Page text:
We had intended to enter into discussions with Warrington borough council on the future use of RAF Burtonwood and to try to resolve the present dispute about the existing planning use of the site. Wherever possible, it is our policy to work closely with local authorities and my noble Friend Lord Henley has stressed our preparedness to enter into substantive discussions with Warrington borough council at his recent meeting with the hon. Gentlemen.
Warrington borough council recently sought the consent of the Crown to the issue of enforcement notices against the occupiers of the site. The council believes that the current use represents a breach of planning control, on the basis that there is no legal right to use the site for storage and distribution. As the hon. Gentlemen may be aware, when the Crown has an interest in land, enforcement notices cannot be served without the consent of the Secretary of State. We very much hope that, until the long-term future is established, agreement about use of the site can be reached through discussions among affected parties.
As I said, the Department believes that the established and current use of RAF Burtonwood is for storage and distribution. Nevertheless, in view of Warrington borough council's request that the Secretary of State should give his consent to the issue of enforcement notices against the present occupiers, we felt it appropriate to seek the advice of leading counsel, which we have just received. I can advise the hon. Gentlemen that counsel supports our view that the current established use of the site is for storage and distribution and that that use may be continued by occupants other than the Ministry of Defence.
At this stage, we would not wish to comment further on enforcement notices. I hope that it does not come to that because, as the hon. Member for Warrington, North rightly said, the issue should be solved sensibly, after negotiation and certainly after meetings, and we should not be involved simply in a legal dispute over planning. Rather, we propose to enter into substantive discussions with Warrington borough council on the future use of the site with a view to finding a solution with which all parties are content. In the first instance, I asked my officials to contact Warrington borough council to arrange an early meeting, and a meeting has now been set for 18 May.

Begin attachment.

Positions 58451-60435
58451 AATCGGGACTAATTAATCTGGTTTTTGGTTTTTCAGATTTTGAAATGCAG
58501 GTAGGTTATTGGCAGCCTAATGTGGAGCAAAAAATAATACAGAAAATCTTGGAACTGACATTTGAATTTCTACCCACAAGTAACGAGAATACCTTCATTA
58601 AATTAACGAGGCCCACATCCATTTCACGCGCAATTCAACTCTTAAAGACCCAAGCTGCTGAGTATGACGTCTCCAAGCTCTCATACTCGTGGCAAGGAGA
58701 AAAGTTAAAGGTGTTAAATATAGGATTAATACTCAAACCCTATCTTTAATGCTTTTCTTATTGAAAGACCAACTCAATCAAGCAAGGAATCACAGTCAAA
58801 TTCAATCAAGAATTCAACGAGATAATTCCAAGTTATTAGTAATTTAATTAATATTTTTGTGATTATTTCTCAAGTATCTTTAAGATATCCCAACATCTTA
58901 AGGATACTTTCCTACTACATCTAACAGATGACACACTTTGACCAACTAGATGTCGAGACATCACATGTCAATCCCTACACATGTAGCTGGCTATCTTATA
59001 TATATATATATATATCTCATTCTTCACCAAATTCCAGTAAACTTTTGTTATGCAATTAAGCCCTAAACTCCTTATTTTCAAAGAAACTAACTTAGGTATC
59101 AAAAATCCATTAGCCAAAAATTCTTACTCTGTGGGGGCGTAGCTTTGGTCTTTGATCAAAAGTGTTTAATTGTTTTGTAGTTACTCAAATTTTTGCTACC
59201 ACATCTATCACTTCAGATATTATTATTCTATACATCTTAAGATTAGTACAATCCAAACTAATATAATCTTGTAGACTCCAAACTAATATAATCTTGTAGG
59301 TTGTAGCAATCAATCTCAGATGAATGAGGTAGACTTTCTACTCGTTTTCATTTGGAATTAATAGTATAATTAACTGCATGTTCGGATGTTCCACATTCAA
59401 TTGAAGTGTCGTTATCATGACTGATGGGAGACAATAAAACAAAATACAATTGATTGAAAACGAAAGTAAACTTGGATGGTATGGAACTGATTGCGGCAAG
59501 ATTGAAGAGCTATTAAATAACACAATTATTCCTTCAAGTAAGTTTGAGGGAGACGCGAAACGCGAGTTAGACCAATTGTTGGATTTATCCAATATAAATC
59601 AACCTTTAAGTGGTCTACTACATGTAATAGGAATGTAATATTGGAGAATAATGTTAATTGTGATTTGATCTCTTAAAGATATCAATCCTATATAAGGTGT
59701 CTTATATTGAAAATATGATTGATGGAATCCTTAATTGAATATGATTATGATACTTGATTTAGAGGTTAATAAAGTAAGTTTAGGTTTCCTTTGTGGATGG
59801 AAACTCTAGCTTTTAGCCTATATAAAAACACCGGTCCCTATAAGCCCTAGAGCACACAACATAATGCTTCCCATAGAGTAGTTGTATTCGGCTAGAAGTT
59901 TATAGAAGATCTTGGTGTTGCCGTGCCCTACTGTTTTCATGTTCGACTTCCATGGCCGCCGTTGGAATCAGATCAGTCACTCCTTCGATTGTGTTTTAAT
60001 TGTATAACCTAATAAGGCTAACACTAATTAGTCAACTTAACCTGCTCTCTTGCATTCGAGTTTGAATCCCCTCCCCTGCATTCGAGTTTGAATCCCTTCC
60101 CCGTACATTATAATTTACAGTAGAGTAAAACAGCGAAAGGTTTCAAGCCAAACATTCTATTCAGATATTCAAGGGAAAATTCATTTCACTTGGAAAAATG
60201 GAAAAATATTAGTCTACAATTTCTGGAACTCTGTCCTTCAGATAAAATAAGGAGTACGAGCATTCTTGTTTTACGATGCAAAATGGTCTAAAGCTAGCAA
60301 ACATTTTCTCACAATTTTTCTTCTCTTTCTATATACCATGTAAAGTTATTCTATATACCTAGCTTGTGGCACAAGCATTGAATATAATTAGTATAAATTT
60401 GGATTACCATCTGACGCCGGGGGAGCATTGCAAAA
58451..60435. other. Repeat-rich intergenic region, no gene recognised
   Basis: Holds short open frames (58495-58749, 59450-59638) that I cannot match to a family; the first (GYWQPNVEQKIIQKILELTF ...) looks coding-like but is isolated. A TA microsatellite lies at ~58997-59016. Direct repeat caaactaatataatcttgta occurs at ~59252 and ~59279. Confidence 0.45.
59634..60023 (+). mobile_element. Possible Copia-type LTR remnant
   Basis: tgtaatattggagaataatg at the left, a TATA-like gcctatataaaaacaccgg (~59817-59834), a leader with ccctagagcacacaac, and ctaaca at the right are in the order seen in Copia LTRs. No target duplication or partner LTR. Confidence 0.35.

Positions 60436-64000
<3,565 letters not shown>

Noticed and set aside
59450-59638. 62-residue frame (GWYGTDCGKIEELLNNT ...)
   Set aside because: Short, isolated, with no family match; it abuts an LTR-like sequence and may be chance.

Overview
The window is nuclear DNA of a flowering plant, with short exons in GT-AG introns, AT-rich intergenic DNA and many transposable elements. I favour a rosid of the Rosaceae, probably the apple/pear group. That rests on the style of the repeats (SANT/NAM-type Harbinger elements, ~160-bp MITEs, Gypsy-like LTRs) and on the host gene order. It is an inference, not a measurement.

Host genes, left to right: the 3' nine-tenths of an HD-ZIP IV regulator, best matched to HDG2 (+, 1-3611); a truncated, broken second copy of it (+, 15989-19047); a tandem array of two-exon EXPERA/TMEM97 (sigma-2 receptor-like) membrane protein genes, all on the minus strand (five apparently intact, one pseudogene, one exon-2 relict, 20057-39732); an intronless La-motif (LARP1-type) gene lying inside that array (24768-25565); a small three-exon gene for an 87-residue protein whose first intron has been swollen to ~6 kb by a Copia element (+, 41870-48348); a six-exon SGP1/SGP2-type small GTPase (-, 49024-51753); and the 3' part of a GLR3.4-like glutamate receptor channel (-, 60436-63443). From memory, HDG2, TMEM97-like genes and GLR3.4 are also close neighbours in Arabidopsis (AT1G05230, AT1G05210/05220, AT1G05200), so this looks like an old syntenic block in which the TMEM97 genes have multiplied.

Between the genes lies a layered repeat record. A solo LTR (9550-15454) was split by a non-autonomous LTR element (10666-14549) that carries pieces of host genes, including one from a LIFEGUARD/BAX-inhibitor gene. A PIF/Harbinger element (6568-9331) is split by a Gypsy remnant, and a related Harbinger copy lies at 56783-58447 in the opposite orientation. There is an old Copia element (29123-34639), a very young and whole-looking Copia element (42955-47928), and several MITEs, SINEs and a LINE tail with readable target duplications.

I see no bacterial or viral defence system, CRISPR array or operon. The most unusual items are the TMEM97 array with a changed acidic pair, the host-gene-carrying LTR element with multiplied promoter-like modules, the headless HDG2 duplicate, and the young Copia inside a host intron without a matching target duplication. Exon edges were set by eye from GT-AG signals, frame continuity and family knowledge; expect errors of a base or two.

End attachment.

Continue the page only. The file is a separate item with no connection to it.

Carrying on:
In the meantime, and in view of the current level of local concern, we shall ensure that there is no intensification of the current activities at RAF Burtonwood. In addition, we are taking measures to terminate the occupation of those users who have proved to be unsuitable. As the hon. Members for Warrington, North and for Warrington, South know, one of the major occupiers is currently seeking alternative accommodation. Notwithstanding that, we shall also undertake a stringent review to ensure that all tenants comply with the terms of their lease.
I hope that that and other measures, which I shall ask the defence land agent to propose in his meeting with Warrington borough council, will go at least some way towards satisfying the hon. Gentlemen's concerns.
It being half-past Two o'clock, the Motion for the Adjournment of the House lapsed, pursuant to order [19 December].